Cancer and Loss of Appetite
Poor absorption can be evident in cancers or gastrointestinal tract. Namely, the first symptom of bowel cancer may be rapid loss of weight. Furthermore, after surgical excision of the oral and maxillofacial tumors the patient may experience difficulties with chewing and swallowing of the food which results in weight loss.
Causes of Loss of Appetite in Cancer
The very presence of the cancer can lead to loss of appetite. This occurs in pancreatic, ovarian and stomach cancer. In advanced stages of the disease even certain substances that are produced by tumor cells can reduce appetite.
Patients often feel satiated after eating small portions of food. In some patients who are suffering from ascites, which is accumulation of the fluid in the abdominal cavity, increased pressure can transfer to all the intestinal organs, and result in reduced appetite.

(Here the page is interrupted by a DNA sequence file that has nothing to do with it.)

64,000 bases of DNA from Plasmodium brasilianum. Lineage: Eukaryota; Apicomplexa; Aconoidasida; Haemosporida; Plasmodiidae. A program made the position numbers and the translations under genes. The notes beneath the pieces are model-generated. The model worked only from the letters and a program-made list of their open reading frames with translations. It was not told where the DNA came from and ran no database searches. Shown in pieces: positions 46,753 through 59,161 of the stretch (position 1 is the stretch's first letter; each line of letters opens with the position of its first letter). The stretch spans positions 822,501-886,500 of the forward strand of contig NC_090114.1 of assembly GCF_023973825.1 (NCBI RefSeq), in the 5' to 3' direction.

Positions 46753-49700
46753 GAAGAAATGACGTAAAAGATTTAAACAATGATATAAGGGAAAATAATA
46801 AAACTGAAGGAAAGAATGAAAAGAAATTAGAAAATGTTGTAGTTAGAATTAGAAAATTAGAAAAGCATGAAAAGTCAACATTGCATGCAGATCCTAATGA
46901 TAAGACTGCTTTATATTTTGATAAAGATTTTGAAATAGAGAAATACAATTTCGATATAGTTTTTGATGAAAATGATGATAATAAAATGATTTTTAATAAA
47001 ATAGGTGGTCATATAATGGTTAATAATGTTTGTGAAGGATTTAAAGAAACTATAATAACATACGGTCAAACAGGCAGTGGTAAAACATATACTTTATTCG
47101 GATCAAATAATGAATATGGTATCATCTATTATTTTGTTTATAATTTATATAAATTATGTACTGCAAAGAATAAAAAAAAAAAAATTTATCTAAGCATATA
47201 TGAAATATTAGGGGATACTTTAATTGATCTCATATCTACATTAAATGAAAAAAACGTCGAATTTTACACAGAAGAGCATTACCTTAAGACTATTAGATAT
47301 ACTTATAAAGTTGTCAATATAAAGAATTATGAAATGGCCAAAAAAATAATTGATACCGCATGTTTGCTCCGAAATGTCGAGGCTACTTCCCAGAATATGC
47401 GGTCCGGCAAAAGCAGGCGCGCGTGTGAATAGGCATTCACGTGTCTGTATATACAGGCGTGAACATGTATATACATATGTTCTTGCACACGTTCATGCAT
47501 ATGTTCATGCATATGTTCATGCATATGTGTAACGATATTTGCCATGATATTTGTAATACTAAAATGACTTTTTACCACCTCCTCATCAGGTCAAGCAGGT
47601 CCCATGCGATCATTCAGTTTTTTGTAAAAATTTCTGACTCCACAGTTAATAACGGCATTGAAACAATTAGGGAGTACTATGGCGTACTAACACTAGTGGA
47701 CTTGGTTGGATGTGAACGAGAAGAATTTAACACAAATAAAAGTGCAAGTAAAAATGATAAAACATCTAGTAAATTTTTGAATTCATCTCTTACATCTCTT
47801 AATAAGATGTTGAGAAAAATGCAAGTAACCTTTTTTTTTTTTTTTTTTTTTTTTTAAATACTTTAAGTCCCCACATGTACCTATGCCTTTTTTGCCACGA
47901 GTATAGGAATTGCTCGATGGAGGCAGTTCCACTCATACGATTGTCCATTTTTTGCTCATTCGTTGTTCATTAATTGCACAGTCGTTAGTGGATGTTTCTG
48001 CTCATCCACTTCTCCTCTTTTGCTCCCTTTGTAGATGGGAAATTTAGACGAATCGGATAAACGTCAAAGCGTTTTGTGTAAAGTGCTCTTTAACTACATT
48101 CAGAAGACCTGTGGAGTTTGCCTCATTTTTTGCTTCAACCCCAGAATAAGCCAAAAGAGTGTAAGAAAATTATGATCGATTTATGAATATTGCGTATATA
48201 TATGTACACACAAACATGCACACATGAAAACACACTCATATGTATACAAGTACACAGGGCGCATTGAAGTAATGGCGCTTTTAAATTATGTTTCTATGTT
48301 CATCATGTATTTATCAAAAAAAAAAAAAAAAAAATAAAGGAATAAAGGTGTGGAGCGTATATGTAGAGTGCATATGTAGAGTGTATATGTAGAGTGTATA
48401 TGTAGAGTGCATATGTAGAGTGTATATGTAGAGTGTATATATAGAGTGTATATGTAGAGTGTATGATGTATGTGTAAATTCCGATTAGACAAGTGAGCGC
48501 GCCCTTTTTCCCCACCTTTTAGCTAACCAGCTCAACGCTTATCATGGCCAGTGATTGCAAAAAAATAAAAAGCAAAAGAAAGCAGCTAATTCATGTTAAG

Chemotherapy, which is a standard treatment in majority of patients with cancers, often leads to nausea. Even though nausea can be dealt with certain antiemetics the patients who undergo chemotherapy complain about prolonged nausea and reluctance to eat. If chemotherapy causes vomiting this can be additional problem with intake of food. Problems with nausea and vomiting last for several days after a cycle of chemotherapeutics. Still, in more susceptible patients nausea can even last until the next cycle of chemotherapy which can drastically influence appetite and intake of food. Loss of appetite has also been reported in people who undergo radiotherapy of the stomach.
Some people suffer from depression and this can be explanation why they avoid eating. If they are prescribed antidepressants the appetite may significantly improve.
Management of Lost Appetite
Treatment of underlying cause is the most effective way of re-establishment of appetite. A variety of medications can be effective in reduction of the symptoms which affect patient's appetite. Furthermore, there are even appetite-stimulating medications and nutritional supplement drinks which are commonly given to cancer patients. For all those who cannot eat due to structural changes of the upper gastrointestinal tract there is a possibility of food administration through feeding tube.
The family needs to be supportive and to help these patients. And finally, additional advice can be obtained from nutritionists who can prescribe special dietary regimes.